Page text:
Black Basta Decryptor Recovers Files Exploiting a Ransomware Flaw

Written by Mitchell Langley

January 2, 2024

Black Basta Decryptor Recovers Files Exploiting a Ransomware Flaw

A team of researchers has developed a Black Basta decryptor that takes advantage of a vulnerability in the Black Basta ransomware.

The Black Basta Ransomware Decryptor enables victims to retrieve their files without paying any ransom. It is designed to work for Black Basta victims between November 2022 and the present month.

However, recent information reveals that the developers of Black Basta ransomware have already addressed this flaw in their encryption process, rendering the decryptor ineffective against newer attacks.

The Black Basta Decryptor Exploits Encryption Vulnerability

The decryptor, named “Black Basta Buster,” is developed by Security Research Labs (SRLabs). They identified a vulnerability in the encryption algorithm utilized by the Black Basta ransomware group.

 This flaw enables the discovery of the ChaCha keystream, which is employed to XOR encrypt files.

“Our analysis suggests that files can be recovered if the plaintext of 64 encrypted bytes is known. Whether a file is fully or partially recoverable depends on the size of the file,”

“Files below the size of 5000 bytes cannot be recovered. For files between 5000 bytes and 1GB in size, full recovery is possible. For files larger than 1GB, the first 5000 bytes will be lost but the remainder can be recovered.”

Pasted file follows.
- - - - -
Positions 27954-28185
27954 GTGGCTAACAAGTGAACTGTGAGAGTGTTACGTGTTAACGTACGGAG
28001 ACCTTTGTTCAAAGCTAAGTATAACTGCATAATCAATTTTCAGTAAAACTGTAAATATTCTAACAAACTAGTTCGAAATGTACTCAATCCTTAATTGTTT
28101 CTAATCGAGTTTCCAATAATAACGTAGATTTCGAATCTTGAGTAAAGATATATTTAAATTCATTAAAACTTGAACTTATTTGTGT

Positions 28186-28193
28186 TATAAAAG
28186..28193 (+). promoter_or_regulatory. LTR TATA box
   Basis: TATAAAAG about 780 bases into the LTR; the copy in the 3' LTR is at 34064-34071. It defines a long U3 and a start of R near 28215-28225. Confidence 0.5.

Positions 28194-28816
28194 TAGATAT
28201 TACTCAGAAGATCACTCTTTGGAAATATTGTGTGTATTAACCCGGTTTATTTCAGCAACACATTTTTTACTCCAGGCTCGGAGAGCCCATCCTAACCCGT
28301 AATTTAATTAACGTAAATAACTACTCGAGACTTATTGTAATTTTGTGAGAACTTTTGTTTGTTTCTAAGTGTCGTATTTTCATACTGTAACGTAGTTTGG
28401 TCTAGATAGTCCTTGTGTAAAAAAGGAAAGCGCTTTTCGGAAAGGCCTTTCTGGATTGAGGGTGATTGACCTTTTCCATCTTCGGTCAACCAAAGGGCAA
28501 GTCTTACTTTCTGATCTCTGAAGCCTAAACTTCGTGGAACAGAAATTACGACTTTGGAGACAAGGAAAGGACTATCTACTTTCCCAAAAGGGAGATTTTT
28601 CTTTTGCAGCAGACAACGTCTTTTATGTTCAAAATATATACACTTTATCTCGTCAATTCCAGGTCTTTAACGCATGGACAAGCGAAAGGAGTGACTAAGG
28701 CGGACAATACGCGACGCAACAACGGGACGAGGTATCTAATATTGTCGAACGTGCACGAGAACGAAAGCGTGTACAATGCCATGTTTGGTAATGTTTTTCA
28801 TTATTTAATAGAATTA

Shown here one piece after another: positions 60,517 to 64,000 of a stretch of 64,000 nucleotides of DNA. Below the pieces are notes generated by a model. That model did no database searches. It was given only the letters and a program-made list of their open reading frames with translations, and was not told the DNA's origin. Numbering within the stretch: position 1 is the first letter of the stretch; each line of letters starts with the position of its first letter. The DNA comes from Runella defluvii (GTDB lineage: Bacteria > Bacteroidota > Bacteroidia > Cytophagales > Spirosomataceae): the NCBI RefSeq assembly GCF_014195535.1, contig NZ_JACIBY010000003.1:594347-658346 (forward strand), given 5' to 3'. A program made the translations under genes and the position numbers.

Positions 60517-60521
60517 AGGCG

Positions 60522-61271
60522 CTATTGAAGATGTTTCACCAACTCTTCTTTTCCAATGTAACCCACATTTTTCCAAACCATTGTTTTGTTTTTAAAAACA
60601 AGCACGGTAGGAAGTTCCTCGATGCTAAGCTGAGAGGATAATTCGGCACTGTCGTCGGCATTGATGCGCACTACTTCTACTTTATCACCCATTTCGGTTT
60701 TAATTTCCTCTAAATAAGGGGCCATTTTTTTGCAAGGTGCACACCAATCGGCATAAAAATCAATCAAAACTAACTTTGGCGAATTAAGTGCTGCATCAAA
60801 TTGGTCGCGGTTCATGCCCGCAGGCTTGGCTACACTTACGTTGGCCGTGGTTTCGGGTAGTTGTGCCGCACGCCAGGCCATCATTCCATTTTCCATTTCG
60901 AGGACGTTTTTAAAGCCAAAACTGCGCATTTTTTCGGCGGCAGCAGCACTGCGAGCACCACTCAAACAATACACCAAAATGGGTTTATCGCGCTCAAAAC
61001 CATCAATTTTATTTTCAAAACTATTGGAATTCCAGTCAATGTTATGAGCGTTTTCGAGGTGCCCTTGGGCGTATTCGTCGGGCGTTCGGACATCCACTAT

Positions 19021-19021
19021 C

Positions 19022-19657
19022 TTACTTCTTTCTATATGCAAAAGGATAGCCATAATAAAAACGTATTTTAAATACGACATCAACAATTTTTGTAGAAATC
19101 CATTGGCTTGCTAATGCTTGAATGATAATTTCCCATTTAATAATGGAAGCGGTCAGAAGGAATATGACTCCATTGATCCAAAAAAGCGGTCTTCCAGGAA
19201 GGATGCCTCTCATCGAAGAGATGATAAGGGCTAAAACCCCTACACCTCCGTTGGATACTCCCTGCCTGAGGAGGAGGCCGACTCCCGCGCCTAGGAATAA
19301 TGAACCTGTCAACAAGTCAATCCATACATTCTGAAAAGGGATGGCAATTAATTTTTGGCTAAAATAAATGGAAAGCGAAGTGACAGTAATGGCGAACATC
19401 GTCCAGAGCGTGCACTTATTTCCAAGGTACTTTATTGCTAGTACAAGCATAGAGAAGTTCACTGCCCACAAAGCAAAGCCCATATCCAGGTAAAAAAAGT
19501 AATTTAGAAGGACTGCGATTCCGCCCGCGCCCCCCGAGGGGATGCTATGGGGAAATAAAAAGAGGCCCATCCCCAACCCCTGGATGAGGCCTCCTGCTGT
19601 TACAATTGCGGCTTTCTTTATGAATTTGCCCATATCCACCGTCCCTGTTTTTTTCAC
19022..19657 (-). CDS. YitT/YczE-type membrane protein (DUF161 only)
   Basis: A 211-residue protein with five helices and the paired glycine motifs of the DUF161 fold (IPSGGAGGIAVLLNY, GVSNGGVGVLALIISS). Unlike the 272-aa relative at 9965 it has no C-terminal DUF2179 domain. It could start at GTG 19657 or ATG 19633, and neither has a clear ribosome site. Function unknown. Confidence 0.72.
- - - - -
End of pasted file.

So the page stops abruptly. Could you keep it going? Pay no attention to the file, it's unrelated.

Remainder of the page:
Explains SRLabs’ method GitHub repository.

During the encryption process, Black Basta ransomware employs the XChaCha20 algorithm to XOR the file content with a 64-byte keystream. However, a bug in the ransomware’s implementation was discovered.

It turns out that when encrypting a file consisting of only zeros, the XOR key itself is written to the file. This flaw allows for the retrieval of the encryption key.

Ransomware expert Michael Gillespie explained that Black Basta Ransomware reused the same keystream during encryption. Consequently, every 64-byte chunk of zero-filled data was transformed into the 64-byte symmetric key. This extracted key can then be used to decrypt the entire file.